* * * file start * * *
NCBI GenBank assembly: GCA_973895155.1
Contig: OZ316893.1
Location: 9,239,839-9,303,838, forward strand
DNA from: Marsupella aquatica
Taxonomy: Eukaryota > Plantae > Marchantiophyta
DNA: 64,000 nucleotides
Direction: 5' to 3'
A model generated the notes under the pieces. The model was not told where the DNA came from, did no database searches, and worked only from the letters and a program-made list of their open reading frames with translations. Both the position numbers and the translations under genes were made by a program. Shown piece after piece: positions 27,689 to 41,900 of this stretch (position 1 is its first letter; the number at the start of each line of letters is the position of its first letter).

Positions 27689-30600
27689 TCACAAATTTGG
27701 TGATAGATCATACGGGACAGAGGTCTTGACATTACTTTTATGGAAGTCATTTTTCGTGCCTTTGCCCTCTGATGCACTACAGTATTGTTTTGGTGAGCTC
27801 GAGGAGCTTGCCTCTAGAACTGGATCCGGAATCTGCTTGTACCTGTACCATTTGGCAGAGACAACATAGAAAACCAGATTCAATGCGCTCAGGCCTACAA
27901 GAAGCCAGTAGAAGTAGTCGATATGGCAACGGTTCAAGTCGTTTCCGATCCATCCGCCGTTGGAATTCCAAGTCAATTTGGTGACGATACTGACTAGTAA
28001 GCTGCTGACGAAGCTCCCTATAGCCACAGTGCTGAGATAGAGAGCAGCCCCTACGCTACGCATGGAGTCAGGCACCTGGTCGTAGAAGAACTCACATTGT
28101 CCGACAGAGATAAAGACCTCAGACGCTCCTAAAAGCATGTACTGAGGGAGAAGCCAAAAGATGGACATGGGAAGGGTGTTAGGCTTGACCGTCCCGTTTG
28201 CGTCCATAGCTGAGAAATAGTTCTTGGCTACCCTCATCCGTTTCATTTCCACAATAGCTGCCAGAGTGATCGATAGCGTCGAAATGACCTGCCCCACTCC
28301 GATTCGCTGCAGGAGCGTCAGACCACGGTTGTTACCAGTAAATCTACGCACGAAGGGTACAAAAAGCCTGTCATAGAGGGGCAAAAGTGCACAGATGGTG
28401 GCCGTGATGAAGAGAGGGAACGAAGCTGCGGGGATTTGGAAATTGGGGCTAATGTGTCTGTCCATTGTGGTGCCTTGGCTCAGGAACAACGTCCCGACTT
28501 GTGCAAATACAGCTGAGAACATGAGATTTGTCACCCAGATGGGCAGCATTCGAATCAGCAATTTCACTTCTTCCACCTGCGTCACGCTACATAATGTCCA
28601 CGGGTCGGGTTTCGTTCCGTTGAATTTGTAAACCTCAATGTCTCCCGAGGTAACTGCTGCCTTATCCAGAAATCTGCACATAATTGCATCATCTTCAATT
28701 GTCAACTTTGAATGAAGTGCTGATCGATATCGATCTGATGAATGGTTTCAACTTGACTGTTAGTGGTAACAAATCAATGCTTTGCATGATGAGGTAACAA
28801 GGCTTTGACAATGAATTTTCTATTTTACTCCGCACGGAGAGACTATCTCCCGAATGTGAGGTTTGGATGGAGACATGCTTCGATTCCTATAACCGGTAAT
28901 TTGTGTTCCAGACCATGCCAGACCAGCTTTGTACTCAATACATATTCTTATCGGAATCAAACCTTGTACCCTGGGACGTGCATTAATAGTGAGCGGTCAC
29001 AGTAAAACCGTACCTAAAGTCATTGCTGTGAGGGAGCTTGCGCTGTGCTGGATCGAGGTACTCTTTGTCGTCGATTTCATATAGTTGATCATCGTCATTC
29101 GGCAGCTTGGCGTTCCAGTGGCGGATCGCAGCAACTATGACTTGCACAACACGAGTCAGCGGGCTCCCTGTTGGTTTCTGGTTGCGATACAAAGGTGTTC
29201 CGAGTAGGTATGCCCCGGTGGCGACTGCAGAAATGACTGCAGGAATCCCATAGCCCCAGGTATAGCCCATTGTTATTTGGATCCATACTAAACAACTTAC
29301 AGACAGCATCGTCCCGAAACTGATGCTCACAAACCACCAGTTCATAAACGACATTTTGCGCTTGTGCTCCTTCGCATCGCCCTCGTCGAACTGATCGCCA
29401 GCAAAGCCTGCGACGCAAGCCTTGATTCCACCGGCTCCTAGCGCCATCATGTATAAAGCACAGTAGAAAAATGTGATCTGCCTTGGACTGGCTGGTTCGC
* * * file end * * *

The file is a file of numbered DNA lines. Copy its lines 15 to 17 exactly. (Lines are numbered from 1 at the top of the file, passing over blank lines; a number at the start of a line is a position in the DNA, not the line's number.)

28101 CCGACAGAGATAAAGACCTCAGACGCTCCTAAAAGCATGTACTGAGGGAGAAGCCAAAAGATGGACATGGGAAGGGTGTTAGGCTTGACCGTCCCGTTTG
28201 CGTCCATAGCTGAGAAATAGTTCTTGGCTACCCTCATCCGTTTCATTTCCACAATAGCTGCCAGAGTGATCGATAGCGTCGAAATGACCTGCCCCACTCC
28301 GATTCGCTGCAGGAGCGTCAGACCACGGTTGTTACCAGTAAATCTACGCACGAAGGGTACAAAAAGCCTGTCATAGAGGGGCAAAAGTGCACAGATGGTG